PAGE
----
Nadja Neumann

The way the smallest interact

Microorganisms in water bodies communicate with each other in many ways
The interactions among smallest organisms in water bodies shape the structure and function of these communities with profound consequences for biogeochemical cycles and the health of aquatic ecosystems. Luca Zoccarato and Hans-Peter Grossart have investigated the interaction potential of 473 different marine bacteria by analysing their complete genomes.

You can't see them with the naked eye, and yet bacteria have a significant influence on the nutrient cycles in the water. | Photo: Angelina Tittmann

In particular, the interactions between heterotrophic bacteria and primary producers, such as phytoplankton, influence ecosystem functions and biogeochemical cycles.

Bacteria as a regulating variable for carbon in water bodies

One example illustrates this quite clearly: heterotrophic bacteria consume up to 50 percent of the organic matter released by phytoplankton. How these microbes interact among each other is thus the most important factor influencing the dynamics of dissolved organic carbon in the oceans, affecting the ocean-sink of carbon and, in turn, it’s feedback on the climate.

Interactions so far only studied in individual model systems

The bacteria thus use the organic carbon. In return, the phytoplankton benefits from more nutrients through bacteria-mediated processes, such as the reminalisation of nitrogen and phosphorus, the supply of vitamins and iron absorption through the formation of siderophores. "Most of the interaction mechanisms have so far only been studied in few model systems. That is, by growing individual bacterial species in co-cultures and experimentally assessing if and how they interact. However, little is known about the interaction capabilities of natural bacterial communities," said Hans-Peter Grossart.

Metabolic pathways and genetic traits revealed

To systematically explore the functional and interaction potential of sequenced marine bacteria, the team developed a trait-based approach that translates complex genomic data into a usable set of information. In fact, it seeks for the presence of complete metabolic pathways (e.g. TCA cycle, biosynthesis of vitamins, etc.) and specific gene sets, defining a profile of genetic traits for each give genome. This approach has been applied to 473 complete genomes of various marine bacteria from 248 genera - a significant proportion of the marine microbial communities.

The researchers identified genomic functional clusters that group bacteria with common ecology and life history. Most genomic functional clusters had unique combinations of interaction traits, including the production of siderophores (special molecules that mediate supplying of iron), phytohormones and various B vitamins.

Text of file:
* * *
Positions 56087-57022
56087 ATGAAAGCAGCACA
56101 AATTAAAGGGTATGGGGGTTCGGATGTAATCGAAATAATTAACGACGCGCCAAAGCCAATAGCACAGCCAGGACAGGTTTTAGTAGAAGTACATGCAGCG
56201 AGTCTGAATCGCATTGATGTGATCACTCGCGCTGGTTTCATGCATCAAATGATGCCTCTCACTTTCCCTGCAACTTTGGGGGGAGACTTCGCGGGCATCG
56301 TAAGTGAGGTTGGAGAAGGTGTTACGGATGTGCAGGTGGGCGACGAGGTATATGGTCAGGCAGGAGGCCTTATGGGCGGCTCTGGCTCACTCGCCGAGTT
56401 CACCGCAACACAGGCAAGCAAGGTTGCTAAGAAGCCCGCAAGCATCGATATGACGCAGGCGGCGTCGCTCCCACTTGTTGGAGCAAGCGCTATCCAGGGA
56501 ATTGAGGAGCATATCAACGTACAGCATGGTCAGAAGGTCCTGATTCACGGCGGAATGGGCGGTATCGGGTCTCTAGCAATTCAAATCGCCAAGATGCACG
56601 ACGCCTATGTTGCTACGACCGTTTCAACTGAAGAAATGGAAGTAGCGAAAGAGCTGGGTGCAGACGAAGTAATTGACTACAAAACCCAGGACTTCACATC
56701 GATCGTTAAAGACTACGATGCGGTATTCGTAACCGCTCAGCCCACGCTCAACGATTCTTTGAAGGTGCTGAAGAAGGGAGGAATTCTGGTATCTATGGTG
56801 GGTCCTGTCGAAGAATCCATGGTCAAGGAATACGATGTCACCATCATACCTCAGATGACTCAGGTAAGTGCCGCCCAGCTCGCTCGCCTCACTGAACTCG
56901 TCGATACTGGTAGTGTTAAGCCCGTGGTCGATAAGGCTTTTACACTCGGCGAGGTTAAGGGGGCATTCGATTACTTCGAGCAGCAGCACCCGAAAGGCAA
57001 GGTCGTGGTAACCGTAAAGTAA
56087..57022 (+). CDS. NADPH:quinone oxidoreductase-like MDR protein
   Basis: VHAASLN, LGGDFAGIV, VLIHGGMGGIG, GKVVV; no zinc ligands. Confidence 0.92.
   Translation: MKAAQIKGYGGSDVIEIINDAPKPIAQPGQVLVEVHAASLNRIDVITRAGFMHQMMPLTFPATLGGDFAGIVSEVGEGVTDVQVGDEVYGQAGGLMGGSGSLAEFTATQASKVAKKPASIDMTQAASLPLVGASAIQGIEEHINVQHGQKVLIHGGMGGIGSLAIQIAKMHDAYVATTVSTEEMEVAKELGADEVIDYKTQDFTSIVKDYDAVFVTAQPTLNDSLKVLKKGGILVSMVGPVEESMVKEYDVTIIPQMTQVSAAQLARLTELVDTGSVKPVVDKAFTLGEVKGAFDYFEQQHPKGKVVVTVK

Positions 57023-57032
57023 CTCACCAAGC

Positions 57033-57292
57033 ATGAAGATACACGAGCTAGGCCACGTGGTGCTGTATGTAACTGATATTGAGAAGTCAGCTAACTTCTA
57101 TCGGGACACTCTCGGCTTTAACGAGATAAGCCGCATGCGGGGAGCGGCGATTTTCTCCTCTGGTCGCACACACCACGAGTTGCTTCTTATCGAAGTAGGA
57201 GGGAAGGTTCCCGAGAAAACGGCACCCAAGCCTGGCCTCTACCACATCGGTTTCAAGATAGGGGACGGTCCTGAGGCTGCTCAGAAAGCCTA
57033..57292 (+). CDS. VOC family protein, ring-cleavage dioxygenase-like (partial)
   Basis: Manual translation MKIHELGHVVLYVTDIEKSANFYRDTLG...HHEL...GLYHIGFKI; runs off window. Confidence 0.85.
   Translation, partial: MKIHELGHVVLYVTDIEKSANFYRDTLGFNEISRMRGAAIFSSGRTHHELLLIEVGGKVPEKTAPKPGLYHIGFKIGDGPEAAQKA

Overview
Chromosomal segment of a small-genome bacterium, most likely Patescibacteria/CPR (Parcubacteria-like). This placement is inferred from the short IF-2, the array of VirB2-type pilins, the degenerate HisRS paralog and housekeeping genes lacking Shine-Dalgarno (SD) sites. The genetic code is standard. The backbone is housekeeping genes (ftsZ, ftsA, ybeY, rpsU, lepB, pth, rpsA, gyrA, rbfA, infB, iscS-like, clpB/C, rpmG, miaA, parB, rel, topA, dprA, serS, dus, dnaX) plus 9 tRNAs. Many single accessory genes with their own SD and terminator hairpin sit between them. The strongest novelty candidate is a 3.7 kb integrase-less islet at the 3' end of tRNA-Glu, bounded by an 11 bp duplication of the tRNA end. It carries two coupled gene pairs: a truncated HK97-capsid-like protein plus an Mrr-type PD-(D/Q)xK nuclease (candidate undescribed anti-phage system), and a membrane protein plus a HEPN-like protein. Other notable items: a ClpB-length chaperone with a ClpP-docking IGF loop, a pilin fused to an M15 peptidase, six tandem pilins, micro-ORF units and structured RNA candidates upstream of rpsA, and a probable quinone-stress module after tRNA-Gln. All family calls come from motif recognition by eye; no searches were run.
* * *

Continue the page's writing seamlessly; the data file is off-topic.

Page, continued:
Interactions directly promote metabolism

These can serve metabolic interactions, for example. Bacteria associated with phytoplankton use the organic carbon released by the primary producers. In turn, phytoplankton benefit from more nutrients through bacteria-mediated processes, such as nitrogen and phosphorus remineralisation, vitamin supply and iron scavenging via formation of siderophores.

Many bacteria must obtain their vitamins from others

Vitamins B1, B7 and B12 are essential cofactors for microbes. Some microorganisms, such as phytoplankton, are auxotrophic for these vitamins. Vitamins are present in aquatic ecosystems only in low concentrations and their supply can limit biogeochemical cycles. This means microbes greatly relies on co-occuring bacteria for vitamins supplying. Less than half of all genomes in the researchers' dataset could produce all three B vitamins but  almost all of the genomes, 83 percent, coded for transporters for at least one of these vitamins. "This strongly suggest that several bacteria are dependent on being supplied by other bacteria," explained Luca Zoccarato.

Phytohormones from bacteria stimulate growth of phytoplankton

In addition to such metabolic interactions, there can also be direct signal transmission between bacteria and phytoplankton, whereby heterotrophic bacteria directly control the cell cycle of the phytoplankton through phytohormones or damage it via toxins.

Several recent studies have shown that bacteria can influence the growth of phytoplankton through the production of phytohormones, and indeed the auxin hormone indole-3-acetic acid (IAA) has been identified in natural marine samples. A tangible fraction of the analyzed bacterial genomes (3 to 8 percent), showed the capability of producing such hormone via specific pathways (the indole-3-acetonitrile and indole-3-acetamide pathways) meaning that more bacteria than expected could directly affect the growth of phytoplankton .

More interaction mechanisms than expected

"Certain genomic functional clusters, which include alpha- and gammaproteobacteria, showed more interaction features than expected by their genome size and they may be more keen to interact with other bacteria and phytoplankton," said Luca Zoccarato. The researchers identified clusters of linked-traits that may reveal  cellular functions that have evolved together - such as secretion systems, regulation of nitrogen metabolism and B vitamin transporters - shedding new light on how the multifaceted microbial interaction may unfold.

The results show that there are complex mechanisms of microbial interactions and that they are widespread among marine organisms. Freshwater bacteria probably also possess these potentials. "This shows once again how much different species in the ecosystem depend on each other - a plea for biodiversity," summed up Hans-Peter Grossart.

Read the article in Communications Biology >

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